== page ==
Building a network during coronavirus

Gareth Hughes is the Clinical Lead for Student Space and is a psychotherapist, researcher and writer on student wellbeing, including the book Be Well, Learn Well

Having a wide social network can help you to thrive while you are at university. This doesn’t mean you have to find dozens of close friends, but it may help to have a range of people to connect with in different ways.

Building a network is something that would usually happen organically, over time. This year, because of coronavirus, you might want to take a more structured and planned approach.

Different social plans will work for different students. Here are some actions you can take to start building your network.

Nine steps to build your network

1. Identify all of the places where you can meet people, like in class, clubs and societies, and online forums. Use your university and Students’ Union website to help you identify these options.

2. Think about how you can use these places to meet other people. If you are socially confident, you may simply be happy to put yourself into these environments, knowing that you’ll be able to strike up conversations. If you don’t have this confidence, plan out a few strategies to get you started that are appropriate to each environment.

3. Think about how you can continue conversations, beyond each place. Could you identify one or two people in class and ask to meet up for coffee? Or shout out on a forum to arrange a socially distanced meet? Or suggest a group of likeminded people engage in a hobby together?

4. Alternatively, you may want to start by identifying the types of things you are interested in, or the kinds of people you may want to meet. Then you can identify where in the university you could meet them. Is there a club or society where you might meet similar minded people?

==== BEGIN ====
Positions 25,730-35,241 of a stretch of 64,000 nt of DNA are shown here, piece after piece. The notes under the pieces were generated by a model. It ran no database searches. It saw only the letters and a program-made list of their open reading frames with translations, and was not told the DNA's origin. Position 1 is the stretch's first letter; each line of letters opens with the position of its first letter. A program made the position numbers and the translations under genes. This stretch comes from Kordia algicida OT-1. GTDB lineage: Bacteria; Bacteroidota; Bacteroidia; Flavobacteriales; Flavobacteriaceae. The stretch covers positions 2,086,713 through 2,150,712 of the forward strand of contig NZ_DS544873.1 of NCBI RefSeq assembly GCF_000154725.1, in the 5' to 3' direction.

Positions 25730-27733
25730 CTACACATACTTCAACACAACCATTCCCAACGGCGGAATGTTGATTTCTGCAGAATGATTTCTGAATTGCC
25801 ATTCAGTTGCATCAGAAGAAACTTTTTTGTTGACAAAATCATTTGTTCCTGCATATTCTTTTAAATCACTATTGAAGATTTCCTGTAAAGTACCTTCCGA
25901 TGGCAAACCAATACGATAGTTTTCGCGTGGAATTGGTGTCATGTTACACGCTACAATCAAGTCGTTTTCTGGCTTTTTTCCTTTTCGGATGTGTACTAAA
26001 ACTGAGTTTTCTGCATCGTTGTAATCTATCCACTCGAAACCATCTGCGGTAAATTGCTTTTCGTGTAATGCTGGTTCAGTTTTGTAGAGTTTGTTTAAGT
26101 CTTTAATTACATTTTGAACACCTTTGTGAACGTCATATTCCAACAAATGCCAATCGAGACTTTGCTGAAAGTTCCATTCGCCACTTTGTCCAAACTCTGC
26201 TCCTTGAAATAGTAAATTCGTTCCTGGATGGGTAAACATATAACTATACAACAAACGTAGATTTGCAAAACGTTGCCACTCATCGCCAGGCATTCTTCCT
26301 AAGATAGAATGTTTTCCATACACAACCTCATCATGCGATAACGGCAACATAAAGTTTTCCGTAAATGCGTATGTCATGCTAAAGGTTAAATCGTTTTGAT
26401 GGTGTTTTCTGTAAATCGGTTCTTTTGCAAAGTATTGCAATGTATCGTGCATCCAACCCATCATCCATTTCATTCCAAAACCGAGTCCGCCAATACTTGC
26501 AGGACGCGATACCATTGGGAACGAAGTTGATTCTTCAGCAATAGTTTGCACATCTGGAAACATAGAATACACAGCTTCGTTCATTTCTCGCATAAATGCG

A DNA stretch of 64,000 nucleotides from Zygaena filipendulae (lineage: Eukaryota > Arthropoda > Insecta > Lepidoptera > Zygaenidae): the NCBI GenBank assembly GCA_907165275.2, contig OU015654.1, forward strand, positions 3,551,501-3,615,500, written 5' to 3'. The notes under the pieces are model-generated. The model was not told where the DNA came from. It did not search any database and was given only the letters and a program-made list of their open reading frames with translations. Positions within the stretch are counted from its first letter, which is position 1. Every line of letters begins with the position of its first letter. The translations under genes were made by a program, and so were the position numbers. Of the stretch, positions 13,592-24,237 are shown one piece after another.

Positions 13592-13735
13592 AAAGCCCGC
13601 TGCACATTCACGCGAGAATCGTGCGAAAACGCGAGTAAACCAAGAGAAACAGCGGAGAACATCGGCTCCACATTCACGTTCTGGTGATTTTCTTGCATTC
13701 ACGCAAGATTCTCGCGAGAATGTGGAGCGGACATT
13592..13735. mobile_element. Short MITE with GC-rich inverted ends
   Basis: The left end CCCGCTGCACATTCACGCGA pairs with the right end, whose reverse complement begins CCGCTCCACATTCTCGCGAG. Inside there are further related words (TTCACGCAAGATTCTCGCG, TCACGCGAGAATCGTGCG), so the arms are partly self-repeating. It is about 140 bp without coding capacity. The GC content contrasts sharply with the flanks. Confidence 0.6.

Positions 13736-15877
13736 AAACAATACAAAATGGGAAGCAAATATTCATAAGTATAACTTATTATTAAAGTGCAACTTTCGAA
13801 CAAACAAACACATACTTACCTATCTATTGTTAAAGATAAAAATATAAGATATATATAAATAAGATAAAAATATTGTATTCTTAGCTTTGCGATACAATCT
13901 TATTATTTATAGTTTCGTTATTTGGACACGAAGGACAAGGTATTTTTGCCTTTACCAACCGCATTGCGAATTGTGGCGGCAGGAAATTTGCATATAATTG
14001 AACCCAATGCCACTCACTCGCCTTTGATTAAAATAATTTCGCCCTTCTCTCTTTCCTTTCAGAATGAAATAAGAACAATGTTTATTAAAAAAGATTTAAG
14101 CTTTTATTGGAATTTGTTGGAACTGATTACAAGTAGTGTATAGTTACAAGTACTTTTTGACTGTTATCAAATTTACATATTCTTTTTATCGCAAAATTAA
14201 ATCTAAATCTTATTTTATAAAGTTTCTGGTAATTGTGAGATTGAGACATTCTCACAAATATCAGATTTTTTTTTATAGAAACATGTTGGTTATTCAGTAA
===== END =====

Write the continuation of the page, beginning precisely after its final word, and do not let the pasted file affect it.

5. Or you may want to think of your student life in segments and look for people to match against each segment. For example people:

  1. You can study with
  2. You can do sport with
  3. You can have fun with
  4. Who may help with your career

6. While many people in your network may be fellow students, be willing to consider university staff (such as your tutor) or work colleagues as part of your network.

7. Try not to look for the perfect person or group of people. Remember, you are building a network, not seeking out the absolute right person for you. People who are fun to be around are a useful part of your network, even if you don’t want to see them every day.

8. Write your plan down or draw it out – you are more likely to act on a plan you have committed to paper. Once you see it written down, you will also be able to see if there are gaps you want to address

9. As soon as your plan is done, take one or two ideas and act on them as soon as possible. This will help to building your confidence and start to establish your network quickly.